Honey Harvest

At our last few mentoring sessions over at Craig’s we have been focusing on the honey harvest.  This will forever be known as the time of year when the bees are exceptionally angry despite our best efforts to sedate them with smoke and Bee Go (a horrifically stinky compound that drives bees down the hive and away from the frames that will be harvested).  Yes, my ankles have been mercilessly injected with venom which is not so bad except for an intense desire to scratch at 2am in the morning!


Frames (very heavy) full of honey over at Craig’s.

The basic drill is to go through the hive and select frames (not from the brood boxes) with honey that have a capped area of at least 70%.  Selecting frames with capped honey is important because it is ripe as opposed to the uncapped, green honey.  By ripe, I am referring to moisture content.  Bees gather nectar from flowers and bring it back to the hive.  They swallow and regurgitate the nectar over a  span of about two weeks until it becomes a thickened liquid.  The bees continue to lower the moisture content by fanning the thickened liquid with their wings to create the final sterile product (honey) which has only 19% water.  Unfortunately some beekeepers take shortcuts and harvest green honey only to adulterate it by various nefarious methods so that it looks, feels and tastes like genuine honey.  This is a huge disservice to the bees and to the bounty that they have worked tirelessly to create.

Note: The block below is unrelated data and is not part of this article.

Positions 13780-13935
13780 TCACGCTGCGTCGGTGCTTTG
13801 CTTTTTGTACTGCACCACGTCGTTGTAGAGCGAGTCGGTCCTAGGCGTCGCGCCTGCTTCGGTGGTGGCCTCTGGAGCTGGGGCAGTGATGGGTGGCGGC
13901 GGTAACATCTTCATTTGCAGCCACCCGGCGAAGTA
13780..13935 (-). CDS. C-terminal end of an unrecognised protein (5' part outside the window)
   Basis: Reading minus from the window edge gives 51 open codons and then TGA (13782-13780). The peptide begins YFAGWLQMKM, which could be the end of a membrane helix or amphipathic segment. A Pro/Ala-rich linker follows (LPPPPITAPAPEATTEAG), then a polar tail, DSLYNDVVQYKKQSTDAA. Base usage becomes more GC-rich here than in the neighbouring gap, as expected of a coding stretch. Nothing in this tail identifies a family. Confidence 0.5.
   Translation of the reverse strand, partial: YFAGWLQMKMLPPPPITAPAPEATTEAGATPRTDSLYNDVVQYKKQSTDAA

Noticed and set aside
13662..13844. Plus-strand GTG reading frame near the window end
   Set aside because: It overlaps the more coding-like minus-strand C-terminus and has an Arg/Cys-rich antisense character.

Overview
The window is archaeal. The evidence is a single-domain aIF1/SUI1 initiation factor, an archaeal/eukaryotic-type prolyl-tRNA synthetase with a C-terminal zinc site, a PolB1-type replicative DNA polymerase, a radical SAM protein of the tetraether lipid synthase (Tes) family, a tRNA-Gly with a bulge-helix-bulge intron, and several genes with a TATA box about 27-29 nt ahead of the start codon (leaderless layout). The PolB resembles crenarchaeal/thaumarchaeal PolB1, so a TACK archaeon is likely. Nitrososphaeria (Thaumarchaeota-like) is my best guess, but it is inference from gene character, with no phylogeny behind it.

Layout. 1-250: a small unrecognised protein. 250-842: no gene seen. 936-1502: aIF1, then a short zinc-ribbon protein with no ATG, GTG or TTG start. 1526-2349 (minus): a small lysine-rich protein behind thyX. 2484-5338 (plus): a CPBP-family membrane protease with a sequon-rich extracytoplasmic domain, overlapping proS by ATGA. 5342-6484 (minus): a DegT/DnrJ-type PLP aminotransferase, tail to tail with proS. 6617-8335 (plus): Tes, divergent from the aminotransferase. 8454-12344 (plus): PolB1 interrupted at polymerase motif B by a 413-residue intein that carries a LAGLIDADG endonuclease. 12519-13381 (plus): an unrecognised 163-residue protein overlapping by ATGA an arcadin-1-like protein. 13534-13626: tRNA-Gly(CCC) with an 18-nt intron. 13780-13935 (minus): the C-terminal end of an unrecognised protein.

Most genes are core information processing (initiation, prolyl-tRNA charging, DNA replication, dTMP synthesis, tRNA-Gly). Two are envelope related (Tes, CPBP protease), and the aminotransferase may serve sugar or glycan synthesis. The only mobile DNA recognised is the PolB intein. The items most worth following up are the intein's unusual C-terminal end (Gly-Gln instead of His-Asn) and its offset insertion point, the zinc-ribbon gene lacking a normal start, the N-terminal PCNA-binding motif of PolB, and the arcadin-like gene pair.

Craig and Worth moving the bees along.

With 10 frames bursting with ripe honey, Craig demonstrates his leaf blower method to quickly and effectively move along the remaining stragglers.  We place the hives on the back of Craig’s pickup as these will be transported to his extracting workshop.  The work is heavy and the boxes are cumbersome so it is a two man job to handle the move.  My back is aching and I am sure my arms have grown by two inches.  I am thinking… the hives will have to be off-loaded as well… Worth and I will definitely be investing in some smaller frames and boxes.


While these ones are resting, the bee yard has a gazillion bees flying around!  About 500 are on the back of Worth’s suit.


While removing the frames for extraction, we also do a hive inspection.


Mean while, back at the Ranch our furry friends are still visiting frequently.  Worth set the trail cam to get some short video footage.


At the bottom right side of the screen the bear is leaving the scene at a bit of a pace.  I wonder if he got a surprise from the electric fence?